How Hemp Fibers Can Be Used As Building Material for Construction
Looking back in history, The Ellora caves of India, a UNESCO World Heritage site has 34 caves cut out one after the other on a high basalt cliff. The first of these caves date back to the 6th century and the latest ones to the 11th century. Both national and international tourists flock in at large numbers to visit these caves every year for their exquisite paintings and sculptures.
The question is, how these caves have withstood the test of time? It is actually a matter of wonder and of research. The mystery came to an end when in 2014, two Indian researchers discovered the secret. It was the use of a mixture of clay, hemp, and lime which helped in the preservation of these caves along with their paintings and sculptures.
A detailed report in the online version of Daily Mail, U.K in March 2016 quotes the researchers to explain the connection. The use of the hemp mixture as the plaster has kept humidity in check and guarded against the attack of destructive insects.
The converse applies in the adjacent Ajanta caves, also a UNESCO World Heritage site, dates back to the 1st and 2nd centuries have witnessed a lot of damage from humidity and insect since there is no use of hemp plaster in the Ajanta caves.
This is how valuable hemp as a building material can be, in modern terms it is referred to as ‘hempcrete’.
Why hemp is being considered now and not earlier?
The answer is simple, which deep inside we all know but, just refuse to believe – human fallibility! Hemp is not a new discovery; it is in fact one of the earliest plants to be cultivated and utilized for number of purposes. Hemp farming along with the production and use of items generated from this plant had been carried out right up until the early decades of the 20th century.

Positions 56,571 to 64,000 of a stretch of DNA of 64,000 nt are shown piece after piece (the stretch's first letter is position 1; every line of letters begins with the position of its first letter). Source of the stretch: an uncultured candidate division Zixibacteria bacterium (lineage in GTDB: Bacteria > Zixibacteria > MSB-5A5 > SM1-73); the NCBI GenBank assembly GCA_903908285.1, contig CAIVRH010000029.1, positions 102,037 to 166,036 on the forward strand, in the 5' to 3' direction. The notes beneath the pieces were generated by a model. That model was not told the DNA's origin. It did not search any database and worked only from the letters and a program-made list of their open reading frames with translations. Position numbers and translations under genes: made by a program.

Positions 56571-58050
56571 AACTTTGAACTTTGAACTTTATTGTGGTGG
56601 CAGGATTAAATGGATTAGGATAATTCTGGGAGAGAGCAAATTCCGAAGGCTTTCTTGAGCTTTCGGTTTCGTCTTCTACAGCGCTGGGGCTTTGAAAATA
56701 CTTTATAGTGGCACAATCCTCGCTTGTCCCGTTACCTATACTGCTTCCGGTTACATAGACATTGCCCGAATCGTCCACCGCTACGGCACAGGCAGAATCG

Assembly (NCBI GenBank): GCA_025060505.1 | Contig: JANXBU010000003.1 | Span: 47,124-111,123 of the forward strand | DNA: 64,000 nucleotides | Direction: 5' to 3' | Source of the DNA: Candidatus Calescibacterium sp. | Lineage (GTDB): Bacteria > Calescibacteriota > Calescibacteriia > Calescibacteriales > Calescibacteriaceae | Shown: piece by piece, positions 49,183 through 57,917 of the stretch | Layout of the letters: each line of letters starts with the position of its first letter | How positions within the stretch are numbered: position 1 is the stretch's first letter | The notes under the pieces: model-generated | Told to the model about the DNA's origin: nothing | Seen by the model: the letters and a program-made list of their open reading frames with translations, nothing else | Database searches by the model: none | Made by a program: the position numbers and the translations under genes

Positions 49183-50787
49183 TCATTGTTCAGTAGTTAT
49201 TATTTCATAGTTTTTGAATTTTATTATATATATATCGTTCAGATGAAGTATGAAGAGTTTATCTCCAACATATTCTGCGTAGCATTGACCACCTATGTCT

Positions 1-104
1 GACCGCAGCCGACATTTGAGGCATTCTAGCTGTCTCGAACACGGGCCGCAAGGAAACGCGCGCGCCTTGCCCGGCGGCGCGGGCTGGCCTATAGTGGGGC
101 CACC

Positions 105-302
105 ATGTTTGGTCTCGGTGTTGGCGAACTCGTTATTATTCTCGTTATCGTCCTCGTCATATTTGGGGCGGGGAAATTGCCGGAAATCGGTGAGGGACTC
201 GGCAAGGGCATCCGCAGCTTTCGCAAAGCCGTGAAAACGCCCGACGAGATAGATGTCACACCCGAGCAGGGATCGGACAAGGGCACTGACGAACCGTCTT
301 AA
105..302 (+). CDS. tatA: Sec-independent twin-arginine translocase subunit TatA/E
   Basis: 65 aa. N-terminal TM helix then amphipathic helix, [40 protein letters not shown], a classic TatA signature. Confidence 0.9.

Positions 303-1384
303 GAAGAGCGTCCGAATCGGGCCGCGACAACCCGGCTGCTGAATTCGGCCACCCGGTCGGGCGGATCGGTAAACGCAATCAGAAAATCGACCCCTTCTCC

Subsequently, this was followed by a ban on hemp as a contraband substance. The Marihuana (Marijuana) Tax Act of 1937 is the first known attack against the cultivation and use of hemp along with its products in the US. Finally, the Controlled Substances Act, 1970, banned hemp all over the country.
This scenario was followed by most countries across the globe who soon followed suit. It is only recently that we have become aware of this grand error in judgement. A marked change of behavior has been observed towards the versatility and use of hemp with the turn of the 21st century. It has now been legalized at different degrees in several countries across the globe now. Hemp has only recently entered into public discourse but even now platforms like Facebook and even the might Google have bans on advertising if the word ‘Hemp’ is used in the advert.
What are the unique properties of Hempcrete?
Hempcrete holds incredible preservation capacity, as the Ellora caves have proved. Besides, buildings made of hempcrete are suitable for both warm and cold climates. Hempcrete has high level of breathability as it can both store and release warm air which helps a building made of hempcrete to maintain an optimal temperature.
Hempcrete is toxin-free, guards itself naturally against molds and pests, and is highly fire-resistant. Some insurance companies in the UK charge a lower premium on houses built with hempcrete insulation given its high durability.
Hempcrete can also, naturally absorb and store moisture. A study based in France reports that one cubic meter of it can hold up to 596 kilograms of water. It can hold this amount of water during situation of a humidity as high as 93%.
However, the best advantage which we can get from hemp is that, it can transform the construction industry. Hempcrete adds a new dimension to the notion of green buildings.
Most other insulation materials available in the market are not renewable and take a toll on the environment. They are also known to pose several health hazards.
Given all the above points, hempcrete, can actually prove as a great building material and its use reduces global environmental pollution.